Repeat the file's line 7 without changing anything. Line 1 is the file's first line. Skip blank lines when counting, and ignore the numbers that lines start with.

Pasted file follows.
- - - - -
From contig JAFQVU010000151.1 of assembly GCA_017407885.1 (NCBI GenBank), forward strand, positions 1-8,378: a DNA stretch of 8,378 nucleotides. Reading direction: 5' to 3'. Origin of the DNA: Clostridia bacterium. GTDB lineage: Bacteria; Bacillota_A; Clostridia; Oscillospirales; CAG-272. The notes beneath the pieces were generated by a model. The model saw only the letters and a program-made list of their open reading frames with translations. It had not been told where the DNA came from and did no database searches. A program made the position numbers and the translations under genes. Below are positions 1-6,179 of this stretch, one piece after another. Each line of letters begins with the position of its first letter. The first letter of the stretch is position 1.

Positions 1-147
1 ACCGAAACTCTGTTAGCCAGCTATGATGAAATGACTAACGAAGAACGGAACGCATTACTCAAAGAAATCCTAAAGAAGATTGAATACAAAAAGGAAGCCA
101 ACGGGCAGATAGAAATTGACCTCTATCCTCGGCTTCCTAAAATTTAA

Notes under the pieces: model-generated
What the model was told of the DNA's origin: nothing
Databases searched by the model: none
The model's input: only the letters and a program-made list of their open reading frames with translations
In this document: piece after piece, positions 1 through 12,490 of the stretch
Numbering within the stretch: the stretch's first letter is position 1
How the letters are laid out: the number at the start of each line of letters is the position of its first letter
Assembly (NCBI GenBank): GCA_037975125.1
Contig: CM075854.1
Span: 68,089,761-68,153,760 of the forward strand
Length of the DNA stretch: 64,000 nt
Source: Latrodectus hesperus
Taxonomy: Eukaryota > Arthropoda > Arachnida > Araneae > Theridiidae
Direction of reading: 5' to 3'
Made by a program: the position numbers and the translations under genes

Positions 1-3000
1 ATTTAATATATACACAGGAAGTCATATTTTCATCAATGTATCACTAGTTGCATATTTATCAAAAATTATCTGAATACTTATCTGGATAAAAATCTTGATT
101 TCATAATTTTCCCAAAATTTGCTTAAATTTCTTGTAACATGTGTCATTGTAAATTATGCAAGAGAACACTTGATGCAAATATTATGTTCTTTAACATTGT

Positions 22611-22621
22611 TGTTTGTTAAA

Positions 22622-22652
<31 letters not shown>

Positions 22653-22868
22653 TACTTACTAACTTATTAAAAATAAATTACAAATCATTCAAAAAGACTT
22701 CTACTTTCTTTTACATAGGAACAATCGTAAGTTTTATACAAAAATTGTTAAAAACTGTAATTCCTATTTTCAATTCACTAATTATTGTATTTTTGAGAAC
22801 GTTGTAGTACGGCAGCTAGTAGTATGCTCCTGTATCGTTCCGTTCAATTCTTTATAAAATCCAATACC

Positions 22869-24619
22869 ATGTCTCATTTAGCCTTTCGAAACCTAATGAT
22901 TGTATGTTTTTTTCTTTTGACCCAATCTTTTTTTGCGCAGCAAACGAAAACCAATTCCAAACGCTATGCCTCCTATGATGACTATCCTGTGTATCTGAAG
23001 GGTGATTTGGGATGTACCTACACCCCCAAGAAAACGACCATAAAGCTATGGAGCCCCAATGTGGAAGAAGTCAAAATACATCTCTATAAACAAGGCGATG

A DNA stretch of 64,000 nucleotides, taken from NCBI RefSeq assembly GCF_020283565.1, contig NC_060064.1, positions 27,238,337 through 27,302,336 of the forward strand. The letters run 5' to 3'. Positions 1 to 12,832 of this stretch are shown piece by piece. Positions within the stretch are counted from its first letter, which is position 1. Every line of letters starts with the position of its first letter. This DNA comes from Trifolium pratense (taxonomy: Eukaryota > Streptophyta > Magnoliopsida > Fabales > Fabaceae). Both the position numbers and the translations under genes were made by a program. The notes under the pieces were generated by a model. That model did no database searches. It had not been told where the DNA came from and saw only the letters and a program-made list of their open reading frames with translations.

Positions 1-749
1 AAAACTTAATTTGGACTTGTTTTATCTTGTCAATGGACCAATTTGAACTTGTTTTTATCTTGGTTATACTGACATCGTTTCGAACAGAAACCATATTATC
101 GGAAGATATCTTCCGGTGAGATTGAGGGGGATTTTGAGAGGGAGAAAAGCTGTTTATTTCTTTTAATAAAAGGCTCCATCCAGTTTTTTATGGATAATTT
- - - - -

Databases searched by the model: none